Paying the price of China's bank reforms


While Shanghai and Hong Kong are often viewed as the financial centers of China, Beijing, the capital, is in reality where all financial decisions are made-decisions that affect the country's banking system and overall financial structure, which has implications on a global level. Carl Walter, a managing director of JPMorgan China, spoke at a Stanford China Program seminar on November 1 about the frequent changes in China's banking system since 1949 and the cost of these reforms within and outside of China.

China's banking system is currently controlled by the Ministry of Finance (MOF), which has competed at several points with the People's Bank of China (PBOC) for influence within the state bureacracy. During the Cultural Revolution period, MOF first moved to the fore of China's banking system, merging together the until-then separate PBOC and Bank of China (BOC) and eliminating all other banks. With China's "Open Door" economic reforms of 1978, the banks were again separated, with PBOC having oversight for three commercial banks and MOF for two, including BOC. In 1994, authority for all commercial banks, such as BOC and the Agricultural Bank of China (ABC), moved to PBOC and MOF took control of three newly established policy banks, such as China Development Bank and the Agricultural Development Bank. Premier Zhu Rongji drove these and all other banking reforms until 2003.

Major bank restructuring has taken place since 1998, the big four banks were re-capitalized, problem loans spun off into four "bad" banks and the international accounting system adopted in preparation for international share offering on both domestic and international markets. All four banks successfully raised capital internationally and domestically over the past five years. Two large sovereign wealth fund-like entities came into being-Huijin, controlled by PBOC, and China Investment Corporation (CIC), operated under MOF- that were used to hold the Chinese state ownership of these banks.  The year that it was established in 2007, CIC acquired Huijin and MOF thereby indirectly gained control of all of the banks under PBOC.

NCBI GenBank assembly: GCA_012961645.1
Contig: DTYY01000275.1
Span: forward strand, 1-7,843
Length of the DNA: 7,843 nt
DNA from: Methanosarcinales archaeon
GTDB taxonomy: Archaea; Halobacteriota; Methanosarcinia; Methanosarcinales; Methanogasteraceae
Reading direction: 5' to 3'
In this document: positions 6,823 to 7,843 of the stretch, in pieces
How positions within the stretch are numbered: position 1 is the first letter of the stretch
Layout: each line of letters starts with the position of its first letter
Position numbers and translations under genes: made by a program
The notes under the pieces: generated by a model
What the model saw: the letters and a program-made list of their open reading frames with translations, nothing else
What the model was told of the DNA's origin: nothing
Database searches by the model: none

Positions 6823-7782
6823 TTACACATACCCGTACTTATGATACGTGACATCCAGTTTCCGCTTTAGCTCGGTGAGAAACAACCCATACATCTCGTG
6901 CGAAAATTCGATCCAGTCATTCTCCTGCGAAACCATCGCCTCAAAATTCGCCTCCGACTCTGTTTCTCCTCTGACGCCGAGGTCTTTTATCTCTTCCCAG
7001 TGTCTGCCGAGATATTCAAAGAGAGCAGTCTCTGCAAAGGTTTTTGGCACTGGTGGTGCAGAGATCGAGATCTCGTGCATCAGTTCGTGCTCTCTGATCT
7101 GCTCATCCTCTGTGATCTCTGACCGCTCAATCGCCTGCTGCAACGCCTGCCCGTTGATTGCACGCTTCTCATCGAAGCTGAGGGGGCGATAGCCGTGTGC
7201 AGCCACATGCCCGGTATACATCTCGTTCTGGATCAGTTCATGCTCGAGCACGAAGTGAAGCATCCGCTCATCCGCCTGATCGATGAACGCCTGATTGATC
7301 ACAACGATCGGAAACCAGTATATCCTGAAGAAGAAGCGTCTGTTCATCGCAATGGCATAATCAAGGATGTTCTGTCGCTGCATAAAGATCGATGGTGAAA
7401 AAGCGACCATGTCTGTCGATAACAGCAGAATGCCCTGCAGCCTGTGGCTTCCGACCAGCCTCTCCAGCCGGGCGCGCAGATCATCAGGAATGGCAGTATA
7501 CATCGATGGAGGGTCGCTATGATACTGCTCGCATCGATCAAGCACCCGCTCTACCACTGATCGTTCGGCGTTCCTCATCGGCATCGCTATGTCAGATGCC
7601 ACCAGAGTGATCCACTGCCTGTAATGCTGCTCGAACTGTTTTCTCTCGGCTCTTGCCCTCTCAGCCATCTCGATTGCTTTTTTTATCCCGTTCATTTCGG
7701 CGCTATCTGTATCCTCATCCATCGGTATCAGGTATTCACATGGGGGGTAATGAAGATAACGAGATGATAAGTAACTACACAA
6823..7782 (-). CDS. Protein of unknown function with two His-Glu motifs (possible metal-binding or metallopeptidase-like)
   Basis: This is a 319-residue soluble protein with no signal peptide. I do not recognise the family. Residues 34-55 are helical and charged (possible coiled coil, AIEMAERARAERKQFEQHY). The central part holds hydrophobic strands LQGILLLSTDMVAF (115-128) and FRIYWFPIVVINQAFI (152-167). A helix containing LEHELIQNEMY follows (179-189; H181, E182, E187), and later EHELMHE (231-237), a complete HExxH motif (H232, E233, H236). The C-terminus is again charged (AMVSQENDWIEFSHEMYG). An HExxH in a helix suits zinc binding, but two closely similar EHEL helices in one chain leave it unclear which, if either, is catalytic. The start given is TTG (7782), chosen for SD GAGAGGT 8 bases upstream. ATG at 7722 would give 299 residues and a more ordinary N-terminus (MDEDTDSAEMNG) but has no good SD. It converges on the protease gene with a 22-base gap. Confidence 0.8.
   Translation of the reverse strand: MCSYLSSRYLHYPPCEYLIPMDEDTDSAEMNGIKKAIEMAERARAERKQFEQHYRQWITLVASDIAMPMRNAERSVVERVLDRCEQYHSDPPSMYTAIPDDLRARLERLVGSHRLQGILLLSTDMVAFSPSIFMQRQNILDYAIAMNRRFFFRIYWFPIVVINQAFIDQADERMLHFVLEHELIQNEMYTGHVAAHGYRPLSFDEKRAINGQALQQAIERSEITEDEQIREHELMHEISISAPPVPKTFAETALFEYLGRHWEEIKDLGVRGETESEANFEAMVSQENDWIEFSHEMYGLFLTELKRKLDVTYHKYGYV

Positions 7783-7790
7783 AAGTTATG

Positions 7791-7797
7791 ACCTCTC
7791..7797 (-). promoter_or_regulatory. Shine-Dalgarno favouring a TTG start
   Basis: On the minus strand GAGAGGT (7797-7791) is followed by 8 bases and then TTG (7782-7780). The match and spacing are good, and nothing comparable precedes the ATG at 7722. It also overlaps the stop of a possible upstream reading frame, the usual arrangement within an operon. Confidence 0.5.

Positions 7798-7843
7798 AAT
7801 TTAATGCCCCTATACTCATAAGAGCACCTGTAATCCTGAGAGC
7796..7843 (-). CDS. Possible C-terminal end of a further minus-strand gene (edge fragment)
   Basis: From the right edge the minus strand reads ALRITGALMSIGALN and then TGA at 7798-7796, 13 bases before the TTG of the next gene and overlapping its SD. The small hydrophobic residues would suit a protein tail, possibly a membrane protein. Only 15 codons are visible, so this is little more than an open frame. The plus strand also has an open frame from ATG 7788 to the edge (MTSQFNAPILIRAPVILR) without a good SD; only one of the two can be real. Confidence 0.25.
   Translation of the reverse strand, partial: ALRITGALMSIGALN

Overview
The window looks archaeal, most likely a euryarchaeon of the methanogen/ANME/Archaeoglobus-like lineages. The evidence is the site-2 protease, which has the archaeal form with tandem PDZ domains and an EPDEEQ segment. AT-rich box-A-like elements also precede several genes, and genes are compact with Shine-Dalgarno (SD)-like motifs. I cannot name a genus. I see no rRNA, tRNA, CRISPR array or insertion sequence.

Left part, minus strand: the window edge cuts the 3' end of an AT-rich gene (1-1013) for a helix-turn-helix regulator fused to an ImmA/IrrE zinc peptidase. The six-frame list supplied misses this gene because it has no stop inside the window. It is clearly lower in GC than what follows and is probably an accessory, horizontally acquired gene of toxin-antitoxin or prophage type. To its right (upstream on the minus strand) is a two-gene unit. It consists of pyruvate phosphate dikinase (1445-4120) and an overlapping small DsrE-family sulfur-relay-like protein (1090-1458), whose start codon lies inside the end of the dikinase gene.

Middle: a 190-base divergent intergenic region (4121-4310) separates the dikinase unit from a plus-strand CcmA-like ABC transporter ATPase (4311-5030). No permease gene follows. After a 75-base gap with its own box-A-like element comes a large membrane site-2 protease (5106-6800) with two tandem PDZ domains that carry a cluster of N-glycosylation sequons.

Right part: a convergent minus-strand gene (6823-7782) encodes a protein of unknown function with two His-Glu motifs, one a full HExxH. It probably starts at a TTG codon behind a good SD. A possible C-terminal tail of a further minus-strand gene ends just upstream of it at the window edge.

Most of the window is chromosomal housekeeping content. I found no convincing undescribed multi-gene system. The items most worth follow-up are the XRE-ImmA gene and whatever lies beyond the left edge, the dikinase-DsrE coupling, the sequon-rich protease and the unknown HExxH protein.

The greatly increased level of bank capital achieved through restructuring and recapitalization was eroded, however, due to the enormous growth of loans in 2009 so that China now is faced with raising virtually the same amount of capital again, stated Walter. Everyone is paying the price, including international and domestic equity investors, who are being diluted, and China's own government, which to avoid dilution, must buy new shares at high market prices. The values of these shares, moreover, may be inflated due to the techniques used earlier to remove bad loans from their balance sheets. This has left banks exposed to these now worthless portfolios. To that extent, international accounting firms and market regulators put their reputations on the line when they support capital raising by the banks internationally. In short, the politics and economics of China's bank reforms and the struggles to control the banks have been internationalized.

Walter suggested that China is trapped with a banking system that is suited to the country's political system, but not to its economy. His forthcoming book, Red Capitalism: The Fragile Financial Foundations of China's Extraordinary Rise, co-authored with Fraser J.T. Howie, examines this issue and the recent history of China's financial system in depth.